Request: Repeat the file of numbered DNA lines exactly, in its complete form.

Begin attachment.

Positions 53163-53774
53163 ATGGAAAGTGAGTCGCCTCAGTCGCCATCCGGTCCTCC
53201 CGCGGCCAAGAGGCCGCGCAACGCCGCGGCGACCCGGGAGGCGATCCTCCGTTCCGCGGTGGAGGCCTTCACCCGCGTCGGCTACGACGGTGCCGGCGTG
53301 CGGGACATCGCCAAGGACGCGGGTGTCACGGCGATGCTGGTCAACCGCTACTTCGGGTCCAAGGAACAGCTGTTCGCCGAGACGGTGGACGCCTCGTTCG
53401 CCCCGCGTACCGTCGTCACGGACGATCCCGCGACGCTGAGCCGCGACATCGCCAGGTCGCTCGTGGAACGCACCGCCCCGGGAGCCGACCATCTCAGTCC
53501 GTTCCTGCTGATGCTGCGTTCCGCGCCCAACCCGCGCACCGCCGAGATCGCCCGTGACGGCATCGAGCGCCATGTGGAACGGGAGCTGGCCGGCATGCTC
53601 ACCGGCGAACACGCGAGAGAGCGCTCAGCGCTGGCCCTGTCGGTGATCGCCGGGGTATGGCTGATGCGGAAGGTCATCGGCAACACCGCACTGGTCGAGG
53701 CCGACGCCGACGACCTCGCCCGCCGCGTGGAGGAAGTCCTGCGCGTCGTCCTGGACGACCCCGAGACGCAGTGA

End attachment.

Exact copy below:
Positions 53163-53774
53163 ATGGAAAGTGAGTCGCCTCAGTCGCCATCCGGTCCTCC
53201 CGCGGCCAAGAGGCCGCGCAACGCCGCGGCGACCCGGGAGGCGATCCTCCGTTCCGCGGTGGAGGCCTTCACCCGCGTCGGCTACGACGGTGCCGGCGTG
53301 CGGGACATCGCCAAGGACGCGGGTGTCACGGCGATGCTGGTCAACCGCTACTTCGGGTCCAAGGAACAGCTGTTCGCCGAGACGGTGGACGCCTCGTTCG
53401 CCCCGCGTACCGTCGTCACGGACGATCCCGCGACGCTGAGCCGCGACATCGCCAGGTCGCTCGTGGAACGCACCGCCCCGGGAGCCGACCATCTCAGTCC
53501 GTTCCTGCTGATGCTGCGTTCCGCGCCCAACCCGCGCACCGCCGAGATCGCCCGTGACGGCATCGAGCGCCATGTGGAACGGGAGCTGGCCGGCATGCTC
53601 ACCGGCGAACACGCGAGAGAGCGCTCAGCGCTGGCCCTGTCGGTGATCGCCGGGGTATGGCTGATGCGGAAGGTCATCGGCAACACCGCACTGGTCGAGG
53701 CCGACGCCGACGACCTCGCCCGCCGCGTGGAGGAAGTCCTGCGCGTCGTCCTGGACGACCCCGAGACGCAGTGA